Burh is variant form of the Old English word burg (city, town, fort, stronghold, dwelling place), which comes from the Proto-Germanic *burgz (fortification, stronghold, fortified city), from the Proto-Indo-European *bʰərgʰ- (fortified elevation), from *bʰerǵʰ- (to rise; high, lofty; hill, mountain) [source].

Borough, burgh, brough and bury, which all come from the Old English burg, are common elements in English place names, e.g. Loughborough, Canterbury and Middlesbrough; and are also found in Scottish place names as burch and burgh, e.g. Edinburgh and Jedburgh. Related words are also found in Dutch (burcht, burg, borg – castle, borough), French (bourg – market townn), German (burg – castle, fortifcation), and the Scandinavian languages (borg – castle, city).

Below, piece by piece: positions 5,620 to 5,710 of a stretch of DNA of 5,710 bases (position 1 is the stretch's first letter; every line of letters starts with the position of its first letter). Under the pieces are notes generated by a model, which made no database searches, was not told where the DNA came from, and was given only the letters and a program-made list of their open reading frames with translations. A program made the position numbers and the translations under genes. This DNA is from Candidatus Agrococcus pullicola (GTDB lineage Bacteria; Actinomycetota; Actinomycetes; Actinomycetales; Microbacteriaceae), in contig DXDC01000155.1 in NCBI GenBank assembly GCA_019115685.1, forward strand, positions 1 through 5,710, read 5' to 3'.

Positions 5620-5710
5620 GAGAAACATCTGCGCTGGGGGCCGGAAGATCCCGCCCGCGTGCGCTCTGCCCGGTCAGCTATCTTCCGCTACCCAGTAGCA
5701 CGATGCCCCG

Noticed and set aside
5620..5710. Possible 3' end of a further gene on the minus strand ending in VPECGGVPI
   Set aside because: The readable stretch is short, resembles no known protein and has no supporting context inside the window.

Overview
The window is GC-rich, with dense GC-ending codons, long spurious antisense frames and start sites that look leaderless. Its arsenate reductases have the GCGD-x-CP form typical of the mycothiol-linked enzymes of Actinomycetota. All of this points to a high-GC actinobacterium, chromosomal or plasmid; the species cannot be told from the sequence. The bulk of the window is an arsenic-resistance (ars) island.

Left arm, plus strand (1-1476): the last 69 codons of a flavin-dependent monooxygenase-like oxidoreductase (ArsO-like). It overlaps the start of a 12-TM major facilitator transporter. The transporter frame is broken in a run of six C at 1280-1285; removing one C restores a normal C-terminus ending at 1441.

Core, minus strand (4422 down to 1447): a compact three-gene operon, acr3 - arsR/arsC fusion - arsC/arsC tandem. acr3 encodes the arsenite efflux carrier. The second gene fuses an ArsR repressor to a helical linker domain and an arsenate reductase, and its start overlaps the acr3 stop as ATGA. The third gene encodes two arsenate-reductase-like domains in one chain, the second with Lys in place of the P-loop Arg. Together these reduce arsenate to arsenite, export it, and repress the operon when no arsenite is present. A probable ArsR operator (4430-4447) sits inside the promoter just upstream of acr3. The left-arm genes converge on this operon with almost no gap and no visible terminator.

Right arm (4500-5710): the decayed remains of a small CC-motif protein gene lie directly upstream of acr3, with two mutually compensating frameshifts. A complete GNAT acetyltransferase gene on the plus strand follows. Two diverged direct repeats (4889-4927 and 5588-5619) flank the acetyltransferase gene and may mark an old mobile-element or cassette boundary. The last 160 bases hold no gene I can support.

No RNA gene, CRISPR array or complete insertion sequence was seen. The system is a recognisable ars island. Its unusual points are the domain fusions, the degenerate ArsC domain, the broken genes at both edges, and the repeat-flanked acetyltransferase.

The Proto-Indo-European root *bʰerǵʰ- (hill) is also the root of the Proto-Celtic word *brixs (hill), from which we get the Brythonic word *brigā, which is part of the name Brigantī, the Celtic tribe that occupied a large part of northern Britain at the time of the Roman invasion (43 AD). The element briga also appears in Gaulish place names; and from the same root is bre, an obsolete word for hill in Welsh, Cornish, Breton and Scottish Gaelic (also bré/brí in Irish).

Hill is usually bryn in Welsh, cnoc in Irish and Scottish Gaelic, and torgenn in Breton; and the elements brae/bray/bre appear in some English, Irish and Scottish place names.

Incidentally, Leicestershire is pronounced [ˈlɛstəʃə] (lestuh-shuh).

English, Etymology, German, Language, Proto-Indo-European, Words and phrases 12 Comments

Language quiz

Here’s a recording in a mystery language.